March 24, 2022
This column was designed to find out how much you know about our country’s popular and much celebrated national symbol and to give you a few fun facts with which you might not be acquainted.  A few of the questions involve birding terminology you should know, and a few might possibly be trick questions.  Good luck.


1—Bald Eagles construct the largest nests of any bird in North America?

2—The Bald Eagle has the largest wingspan of any North American bird?

3—The Bald Eagle was the mascot of my high school athletic teams?

4—The Bald Eagle’s voice is seldom, if ever, heard in movies?

5—The historical decline of the Bald Eagle was mainly due to two things:  habitat loss and recreational activity in nesting territories?

6--Bald Eagles may take up to five years to reach sexual maturity and full adult plumage?

7—Bald Eagles are sexually dimorphic?

8—In colonial times Bald Eagles were shot because it was believed they would carry off human newborns?

9—Bald Eagles have been known to hunt cooperatively?

10—Bald Eagles are kleptoparasitic?

11—Bald Eagles are migratory?

12—Ben Franklin first proposed making the Bald Eagle the symbol of our nation?

13—The preferred food of Bald Eagles is fish?

14—Bald Eagles cannot take other birds live, but they are scavengers and will readily feed on dead birds and other carrion.

15—The Bald Eagle’s common name derived from the adult’s white head feathers?

16—In winter the easiest place to see Bald Eagles in Arizona is along the Salt River?

17—During nesting season the easiest place to see Bald Eagles in Arizona is along the Salt River?

18—Bald Eagles did not receive federal protection until the middle of the 20th century?

19--Bald Eagles are endemic to North America?

20—The densest nesting Bald Eagle area in Arizona is the White Mountains with its many stocked fishing lakes?



2—FALSE.  That distinction goes to the California Condor whose wingspan can reach 9 feet.  The Bald Eagle comes in second with a wingspan which can reach just over 8 feet.

3—FALSE, but I’ll give you half a point if you said true because by any logic it should have been Bald Eagle rather than the Golden Eagle that it was.  Golden Eagles are very uncommon in northwest Missouri, and I’ve never seen one in that state.  However, at Loess Bluffs National Wildlife Refuge, which is less than an hour from my hometown, Bald Eagles are considered, not just common, but abundant in the winter.

4—TRUE.  The call of the Bald Eagle is a high pitched, descending “chatter” which sounds nothing like you’d expect from a large raptor symbolic of a powerful nation.  Hollywood always uses the scream of the Red-tailed Hawk instead, even if a Bald Eagle is contextual for the film.

5—FALSE.  The two major reasons for the Bald Eagle’s decline, prior to its protection under federal law, were DDT and indiscriminate shooting.


7—TRUE.  The female is 25% larger than the male, averaging 12 pounds, whereas males average 9 pounds

8—TRUE.  But that belief was false.  The Bald Eagle carrying capacity is five pounds max.  Chickens yes, babies, no, although early in our country’s history the average birth weight was just over six pounds.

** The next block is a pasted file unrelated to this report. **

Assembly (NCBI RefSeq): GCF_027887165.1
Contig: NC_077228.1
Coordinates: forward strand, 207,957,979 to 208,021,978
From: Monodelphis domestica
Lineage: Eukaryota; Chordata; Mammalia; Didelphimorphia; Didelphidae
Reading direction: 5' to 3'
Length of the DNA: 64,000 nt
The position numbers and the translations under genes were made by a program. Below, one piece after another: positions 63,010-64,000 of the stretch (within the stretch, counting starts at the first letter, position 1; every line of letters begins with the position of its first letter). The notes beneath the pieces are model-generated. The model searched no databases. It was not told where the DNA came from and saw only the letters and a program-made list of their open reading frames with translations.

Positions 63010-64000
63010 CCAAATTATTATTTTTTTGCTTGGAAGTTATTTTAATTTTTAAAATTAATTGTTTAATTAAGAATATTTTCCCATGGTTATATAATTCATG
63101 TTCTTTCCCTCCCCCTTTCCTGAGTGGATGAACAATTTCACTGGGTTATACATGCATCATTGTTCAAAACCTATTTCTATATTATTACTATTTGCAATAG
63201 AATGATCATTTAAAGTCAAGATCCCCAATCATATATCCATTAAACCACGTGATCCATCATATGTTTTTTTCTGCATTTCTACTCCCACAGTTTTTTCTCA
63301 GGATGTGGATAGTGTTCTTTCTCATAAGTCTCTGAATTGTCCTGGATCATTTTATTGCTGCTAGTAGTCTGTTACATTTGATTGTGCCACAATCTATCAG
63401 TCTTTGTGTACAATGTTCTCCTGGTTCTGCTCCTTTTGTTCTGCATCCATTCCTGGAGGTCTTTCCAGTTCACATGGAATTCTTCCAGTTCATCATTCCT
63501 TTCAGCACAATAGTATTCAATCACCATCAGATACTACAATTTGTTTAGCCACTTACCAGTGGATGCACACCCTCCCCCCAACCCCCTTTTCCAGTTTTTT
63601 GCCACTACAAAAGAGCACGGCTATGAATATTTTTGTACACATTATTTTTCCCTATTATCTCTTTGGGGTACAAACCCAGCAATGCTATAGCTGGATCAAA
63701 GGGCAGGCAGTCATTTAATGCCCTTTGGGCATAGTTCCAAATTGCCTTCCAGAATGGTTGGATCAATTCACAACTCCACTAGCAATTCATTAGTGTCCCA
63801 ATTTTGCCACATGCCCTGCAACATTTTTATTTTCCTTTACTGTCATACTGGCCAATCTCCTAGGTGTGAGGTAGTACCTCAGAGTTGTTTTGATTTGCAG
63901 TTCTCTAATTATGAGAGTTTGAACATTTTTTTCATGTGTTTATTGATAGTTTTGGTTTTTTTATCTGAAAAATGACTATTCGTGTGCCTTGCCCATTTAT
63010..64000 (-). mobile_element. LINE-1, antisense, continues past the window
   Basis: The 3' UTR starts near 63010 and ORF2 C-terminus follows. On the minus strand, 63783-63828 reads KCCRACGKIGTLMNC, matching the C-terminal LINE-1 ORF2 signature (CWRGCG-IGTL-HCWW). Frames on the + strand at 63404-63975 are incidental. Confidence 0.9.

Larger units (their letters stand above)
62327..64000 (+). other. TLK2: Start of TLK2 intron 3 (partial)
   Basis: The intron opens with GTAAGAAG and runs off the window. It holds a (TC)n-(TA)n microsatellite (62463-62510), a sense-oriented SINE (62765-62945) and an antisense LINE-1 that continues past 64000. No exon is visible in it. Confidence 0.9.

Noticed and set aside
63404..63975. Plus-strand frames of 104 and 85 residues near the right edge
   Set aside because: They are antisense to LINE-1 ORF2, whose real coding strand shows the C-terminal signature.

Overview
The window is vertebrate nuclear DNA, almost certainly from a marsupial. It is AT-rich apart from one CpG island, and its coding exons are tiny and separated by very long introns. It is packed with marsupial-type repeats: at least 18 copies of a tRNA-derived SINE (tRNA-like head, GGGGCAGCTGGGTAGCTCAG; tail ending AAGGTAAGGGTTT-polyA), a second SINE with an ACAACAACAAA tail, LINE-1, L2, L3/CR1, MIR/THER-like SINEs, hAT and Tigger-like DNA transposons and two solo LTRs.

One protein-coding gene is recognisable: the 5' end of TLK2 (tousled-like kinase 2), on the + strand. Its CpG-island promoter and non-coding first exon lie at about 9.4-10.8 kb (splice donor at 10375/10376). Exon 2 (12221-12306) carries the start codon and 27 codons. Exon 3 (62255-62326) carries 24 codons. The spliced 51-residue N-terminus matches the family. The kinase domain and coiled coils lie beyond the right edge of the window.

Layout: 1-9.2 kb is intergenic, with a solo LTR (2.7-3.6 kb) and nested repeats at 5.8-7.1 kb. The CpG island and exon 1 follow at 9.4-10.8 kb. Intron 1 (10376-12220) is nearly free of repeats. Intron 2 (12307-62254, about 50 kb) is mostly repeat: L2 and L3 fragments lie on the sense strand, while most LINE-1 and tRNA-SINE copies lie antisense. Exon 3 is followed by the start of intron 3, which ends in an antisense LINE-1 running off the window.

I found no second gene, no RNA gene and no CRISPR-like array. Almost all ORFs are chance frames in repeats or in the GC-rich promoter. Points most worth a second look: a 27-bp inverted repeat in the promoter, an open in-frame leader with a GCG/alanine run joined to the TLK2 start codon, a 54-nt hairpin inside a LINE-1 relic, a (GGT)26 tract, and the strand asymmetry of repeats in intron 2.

9—TRUE.  There are records of them doing this in Utah with Jackrabbits and in Florida with Cattle Egrets.

10—TRUE.  They commonly steal fish from Osprey and smaller birds such as gulls and herons.  I’ve even seen this here in Arizona where Bald Eagles densities are very low compared to coastal areas where kleptoparasitism is observed frequently.

11—TRUE.  Bald Eagle movements and migrations are complex.  Young birds migrate and move nomadically.  In Arizona, for example, two and three year olds go north in late spring and summer, but return in September and October.  Nesting adults here are resident, but there is an influx in the state in winter as northern birds come south seeking open water with fish.

12—FALSE.  Franklin proposed the Wild Turkey, but was outvoted.

13—TRUE.  Fish comprise about 75% of the Bald Eagle diet?

14—FALSE.  Although success rate is low, Bald Eagles will commonly stoop on flocks of ducks and shorebirds.  I once watched one capture two American Coots, one with each foot, simultaneously, and fly off with both at Bosque del Apache in New Mexico.

15—TRUE.  The word “bald” comes from the Middle English word, “balled” which means “shining white.”

16—FALSE.  The winter influx of Bald Eagles into Arizona is most noticeable around Mormon Lake south of Flagstaff, and that area is “can’t miss” at that time of year.

17—FALSE.  There is a pair of Bald Eagles which has nested for years in south Scottsdale.  Although the nest itself is not publicized and is on private property, the eagles from this nest fish regularly at Chaparral Lake on the Scottsdale Greenbelt.

18—TRUE.  Bald Eagles were considered “vermin” like rats and wolves, a menace to livestock and competition for hunters.  They were commonly shot on sight prior to 20th century federal law protection.

19—TRUE, but only if you consider Mexico part of North America.  They do nest in northern Mexico.

20—FALSE.  The densest breeding area here is the lower Verde River with eight territories between Bartlett Lake and the confluence with the Salt River.

Congratulations.  If you scored above 12 on this quiz, you’re either a serious birder or a Bald Eagle aficionado.  If you scored over 16, you’re either a Bald Eagle expert or you work for Arizona Game and Fish.